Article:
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January 7th, 2019, 09:29 AM   #1
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Solving this Matrix quickly in an Exam

Hi all,

Does anyone know the best way to answer this maths question quickly?

Get from the determinant 1 to the quadratic equation 2.

Preferably on a casio calculator,

Please see the attachments.

Thank you!
Attached Images Maths help.jpg (8.1 KB, 12 views) January 7th, 2019, 09:49 AM #2 Math Team   Joined: Dec 2013 From: Colombia Posts: 7,675 Thanks: 2655 Math Focus: Mainly analysis and algebra I wouldn't get to that quadratic. I'd simplify the matrix expression in (1) first which leads to a in integers only. From that I'd get a quadratic with integer coefficients. If I really needed the leading coefficient to be 15, I'd be able to make it so afterwards by multiplying by a constant factor. Thanks from topsquark January 7th, 2019, 10:15 AM #3 Newbie   Joined: Jan 2019 From: UK Posts: 3 Thanks: 0 Thanks but not too sure what you mean, I tried to find the determinant of each matrix then subtract them.... which gave me 8533333300-15000ω^4=0, Don't know how they got a quadratic out of it. I also tried solving the brackets and then taking the determinant and found 90000ω^4-64002ω^2+8533.2=0 January 7th, 2019, 11:58 AM   #4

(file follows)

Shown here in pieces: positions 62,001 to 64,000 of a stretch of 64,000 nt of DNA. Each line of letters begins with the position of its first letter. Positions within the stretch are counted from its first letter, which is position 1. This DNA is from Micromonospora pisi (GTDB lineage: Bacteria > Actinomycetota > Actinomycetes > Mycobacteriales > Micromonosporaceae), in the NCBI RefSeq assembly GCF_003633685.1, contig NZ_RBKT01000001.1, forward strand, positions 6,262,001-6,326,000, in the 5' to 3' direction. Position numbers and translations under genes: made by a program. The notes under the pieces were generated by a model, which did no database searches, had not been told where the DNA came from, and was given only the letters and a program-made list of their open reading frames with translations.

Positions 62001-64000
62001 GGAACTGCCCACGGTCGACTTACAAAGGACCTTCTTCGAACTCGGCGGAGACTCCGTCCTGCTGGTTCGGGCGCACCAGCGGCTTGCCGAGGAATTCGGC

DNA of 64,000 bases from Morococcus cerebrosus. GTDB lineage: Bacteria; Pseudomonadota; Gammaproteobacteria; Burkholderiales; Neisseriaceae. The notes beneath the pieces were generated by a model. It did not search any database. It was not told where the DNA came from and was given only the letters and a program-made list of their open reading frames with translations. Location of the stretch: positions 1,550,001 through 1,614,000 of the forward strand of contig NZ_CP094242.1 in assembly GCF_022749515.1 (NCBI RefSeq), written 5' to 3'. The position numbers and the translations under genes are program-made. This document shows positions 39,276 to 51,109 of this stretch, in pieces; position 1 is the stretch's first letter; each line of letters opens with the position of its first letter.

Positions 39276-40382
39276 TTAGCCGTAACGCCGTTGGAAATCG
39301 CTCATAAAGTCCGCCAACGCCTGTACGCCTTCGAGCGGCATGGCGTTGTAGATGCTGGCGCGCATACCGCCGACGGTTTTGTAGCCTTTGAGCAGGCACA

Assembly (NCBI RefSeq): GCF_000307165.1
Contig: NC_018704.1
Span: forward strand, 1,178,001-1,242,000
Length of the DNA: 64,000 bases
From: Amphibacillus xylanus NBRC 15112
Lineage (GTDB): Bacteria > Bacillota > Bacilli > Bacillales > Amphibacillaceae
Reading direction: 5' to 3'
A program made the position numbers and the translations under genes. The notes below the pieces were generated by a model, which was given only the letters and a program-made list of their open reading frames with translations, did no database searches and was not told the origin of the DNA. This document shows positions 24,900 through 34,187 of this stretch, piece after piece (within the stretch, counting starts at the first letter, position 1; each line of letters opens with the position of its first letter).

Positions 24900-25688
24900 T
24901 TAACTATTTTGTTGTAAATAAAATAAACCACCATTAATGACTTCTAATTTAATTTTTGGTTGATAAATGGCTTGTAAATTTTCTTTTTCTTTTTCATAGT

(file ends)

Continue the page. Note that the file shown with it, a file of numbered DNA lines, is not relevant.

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Quote:
 Originally Posted by Johncena12 I tried to find the determinant of each matrix then subtract them
The determinant of the sum/difference of two matrices is not, in general, equal to the sum/difference of their determinants. You have to multiply the second matrix by the scalar $\omega^2$, and the first by the scalar $10^3$, and then subtract the second matrix from the first. The determinant of the result is what you are looking for.

Last edited by skipjack; January 7th, 2019 at 02:34 PM. Tags exam, matrix, quickly, solving Thread Tools Show Printable Version Email this Page Display Modes Linear Mode Switch to Hybrid Mode Switch to Threaded Mode Similar Threads Thread Thread Starter Forum Replies Last Post rudimt Algebra 3 November 14th, 2017 03:46 AM forcesofodin Linear Algebra 3 April 16th, 2010 12:30 PM phileas Linear Algebra 1 June 20th, 2009 04:31 PM

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